Notion Foundations: Build Your Own Dashboard

In this lesson, we’ll create a personal dashboard for running your day-to-day life. My aim is to help you put together a basic structure and empower you to take the page and run with it. It’s a personal dashboard, so have fun with it and make it your own. You can include your goals, habits, timetable, or to-dos. Notion is your oyster!

Final personal dashboard

This will be a fairly simple page and builds on the tools explained in the Notion Foundations series to date. The aim of this page is to help you organize your life in a single place. Interested?

Great, then let’s get this show on the road!

What To Include In A Personal Dashboard

When I think of a personal dashboard, there are three key areas I would like to see on it:

  • Goals – I like to set annual goals and break them down into monthly and quarterly sprints. Having these shown on my dashboard helps me to keep it front and center. It helps me think about whether or not a task is helping me progress toward my goals.
  • To-do list – This can be a simple checklist (what we’ll include), or a complex task manager that you can slice and dice your tasks into priorities and due dates.
  • Knowledge hub – a resource where I can store all my notes and interesting tidbits that I collect along the way

As I mentioned at the start, you should take this dashboard “skeleton” and customize it to suit your lifestyle. If you’re a student you may want to include a calendar view or if you’re a solopreneur you want to have a list of your live projects on the dashboard.

Notion has a templates page here where you can buy ready-made designs from other Notion users.

How To Build A Personal Dashboard In Notion

The dashboard that we’re about to build is a great starting point if you’re looking for multiple pages for different areas of your life. We will include these three categories – Work, Home, and Side Hustle.

Add A New Page

Start by creating a new page, then add an icon and cover image.

New dashboard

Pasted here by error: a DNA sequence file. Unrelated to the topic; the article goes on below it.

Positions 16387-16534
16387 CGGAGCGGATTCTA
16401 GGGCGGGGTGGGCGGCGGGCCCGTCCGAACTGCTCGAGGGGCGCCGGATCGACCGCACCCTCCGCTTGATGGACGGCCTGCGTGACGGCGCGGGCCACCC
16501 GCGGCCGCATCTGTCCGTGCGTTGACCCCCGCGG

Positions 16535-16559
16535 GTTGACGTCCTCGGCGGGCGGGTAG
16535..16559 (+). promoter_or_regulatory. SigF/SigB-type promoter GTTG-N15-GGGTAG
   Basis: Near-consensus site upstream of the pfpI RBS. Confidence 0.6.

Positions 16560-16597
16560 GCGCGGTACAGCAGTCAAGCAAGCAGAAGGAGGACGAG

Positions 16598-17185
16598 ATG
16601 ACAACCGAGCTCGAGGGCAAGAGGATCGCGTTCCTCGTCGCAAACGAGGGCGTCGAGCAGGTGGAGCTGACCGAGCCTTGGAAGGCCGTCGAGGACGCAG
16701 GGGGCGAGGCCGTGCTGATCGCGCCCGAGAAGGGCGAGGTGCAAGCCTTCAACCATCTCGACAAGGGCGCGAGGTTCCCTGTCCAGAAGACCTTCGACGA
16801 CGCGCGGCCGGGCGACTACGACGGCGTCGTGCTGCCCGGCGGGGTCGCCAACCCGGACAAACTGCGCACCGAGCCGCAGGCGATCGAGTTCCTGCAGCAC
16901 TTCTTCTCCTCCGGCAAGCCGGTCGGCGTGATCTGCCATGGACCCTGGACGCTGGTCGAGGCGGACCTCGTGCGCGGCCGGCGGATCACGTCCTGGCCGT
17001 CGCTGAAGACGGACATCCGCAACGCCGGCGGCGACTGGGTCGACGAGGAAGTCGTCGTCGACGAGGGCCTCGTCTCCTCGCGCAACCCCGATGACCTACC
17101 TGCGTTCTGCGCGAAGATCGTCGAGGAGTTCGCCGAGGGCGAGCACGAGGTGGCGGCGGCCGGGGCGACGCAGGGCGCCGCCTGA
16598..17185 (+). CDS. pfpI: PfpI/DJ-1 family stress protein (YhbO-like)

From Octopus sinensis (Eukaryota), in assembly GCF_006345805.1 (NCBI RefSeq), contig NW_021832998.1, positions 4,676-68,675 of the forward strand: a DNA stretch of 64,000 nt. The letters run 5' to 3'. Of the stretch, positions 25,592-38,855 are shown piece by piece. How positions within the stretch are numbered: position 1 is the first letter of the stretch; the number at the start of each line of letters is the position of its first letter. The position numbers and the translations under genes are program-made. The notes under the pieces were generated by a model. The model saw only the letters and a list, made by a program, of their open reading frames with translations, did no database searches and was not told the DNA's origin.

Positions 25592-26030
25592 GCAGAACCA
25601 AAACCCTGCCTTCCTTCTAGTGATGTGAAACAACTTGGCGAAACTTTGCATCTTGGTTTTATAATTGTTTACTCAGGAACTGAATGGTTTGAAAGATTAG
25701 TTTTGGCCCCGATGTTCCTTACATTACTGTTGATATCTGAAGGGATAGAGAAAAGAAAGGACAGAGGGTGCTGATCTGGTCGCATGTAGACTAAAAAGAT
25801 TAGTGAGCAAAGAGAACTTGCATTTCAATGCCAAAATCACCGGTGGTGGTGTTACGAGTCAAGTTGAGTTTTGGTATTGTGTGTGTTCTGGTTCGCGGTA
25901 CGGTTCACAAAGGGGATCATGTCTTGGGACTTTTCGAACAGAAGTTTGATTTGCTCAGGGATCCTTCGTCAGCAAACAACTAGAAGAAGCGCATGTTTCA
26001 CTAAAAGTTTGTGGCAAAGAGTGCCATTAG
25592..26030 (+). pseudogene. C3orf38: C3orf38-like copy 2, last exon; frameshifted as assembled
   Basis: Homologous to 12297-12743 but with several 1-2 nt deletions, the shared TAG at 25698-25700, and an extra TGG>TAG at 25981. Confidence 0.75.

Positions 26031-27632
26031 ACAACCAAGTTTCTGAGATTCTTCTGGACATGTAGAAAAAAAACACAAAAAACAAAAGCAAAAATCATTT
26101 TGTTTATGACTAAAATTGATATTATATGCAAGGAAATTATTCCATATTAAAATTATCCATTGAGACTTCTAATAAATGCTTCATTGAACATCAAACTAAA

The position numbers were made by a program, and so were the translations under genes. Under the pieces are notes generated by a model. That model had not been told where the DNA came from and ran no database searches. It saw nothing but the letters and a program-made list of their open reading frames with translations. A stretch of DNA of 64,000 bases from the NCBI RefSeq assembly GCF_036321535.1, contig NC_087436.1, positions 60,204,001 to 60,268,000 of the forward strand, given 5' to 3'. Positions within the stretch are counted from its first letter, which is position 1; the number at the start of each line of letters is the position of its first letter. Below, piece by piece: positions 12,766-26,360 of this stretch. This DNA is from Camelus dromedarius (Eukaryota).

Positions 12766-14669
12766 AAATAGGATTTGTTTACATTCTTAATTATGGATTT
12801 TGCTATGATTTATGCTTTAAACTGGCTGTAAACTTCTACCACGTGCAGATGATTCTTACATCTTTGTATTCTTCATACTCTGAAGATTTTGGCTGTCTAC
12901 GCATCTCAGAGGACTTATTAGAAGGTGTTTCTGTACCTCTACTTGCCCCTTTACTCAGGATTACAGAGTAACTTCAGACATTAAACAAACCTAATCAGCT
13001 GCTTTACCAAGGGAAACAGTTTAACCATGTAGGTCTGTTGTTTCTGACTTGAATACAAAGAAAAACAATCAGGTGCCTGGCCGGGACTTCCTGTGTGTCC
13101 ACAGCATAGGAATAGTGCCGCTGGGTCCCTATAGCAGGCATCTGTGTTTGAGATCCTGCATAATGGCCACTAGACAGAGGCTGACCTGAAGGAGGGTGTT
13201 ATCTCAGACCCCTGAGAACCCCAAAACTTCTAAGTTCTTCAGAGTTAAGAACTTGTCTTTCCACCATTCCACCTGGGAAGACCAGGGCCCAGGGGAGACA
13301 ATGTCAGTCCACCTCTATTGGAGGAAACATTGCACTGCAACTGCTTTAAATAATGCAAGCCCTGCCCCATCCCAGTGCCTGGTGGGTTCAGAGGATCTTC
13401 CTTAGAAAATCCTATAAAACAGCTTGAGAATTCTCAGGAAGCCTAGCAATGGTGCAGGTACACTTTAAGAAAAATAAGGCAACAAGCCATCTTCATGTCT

What Are Your Goals?

Next, we’ll add a goals section. I like to break mine down into monthly, quarterly and annual goals so I’ll start by adding three columns (/3c). In each blank column, add a /callout block and populate with a numbered list block.

Callout block

Here is an example of what you can start with.

Goals section

Simple Task Manager

Next, we’ll add a simple task manager. Start by adding a /template button.

Template button

Change the button name to “Add Tasks”. The default setting for the template block already includes a checkbox, so no need to change anything. Next click on Close.

To Do List

When you need to add a new task, just click on the “+Tasks” and update the checkbox as appropriate.

Check out our guide on building out a minimalistic to-do list here.

Your dashboard might look something like this:

Checkpoint dashboard

Knowledge Hub

The last item we can add to the dashboard is a knowledge hub section. This is where you can store and organize all your notes and thoughts. In this day and age, we’re bombarded with useful information all the time. Why not create a simple system to capture and access it only when we actually need it?

Create three new columns next to the to-do list. Label them as Work, Home, and Side Hustle (or whatever helps you). Reminder – the faint lines are dividers, and the shortcut to add them is three hyphens.

Related article – How To Add Vertical Divider In Notion

Knowledge hub setup

Under each of the three headings, add subpages with /page. These will act as note pages for each of your categories.

Knowledge hub

A Personal Dashboard In Notion

There you have it – your very own personal dashboard!

Final personal dashboard

I have turned this walkthrough into a free template for you to duplicate. As I mentioned at the start, this is just a starting point and you will no doubt make this your own dashboard over time.

In the next lesson, we’ll cover an introduction to databases which are the crown jewel of Notion!

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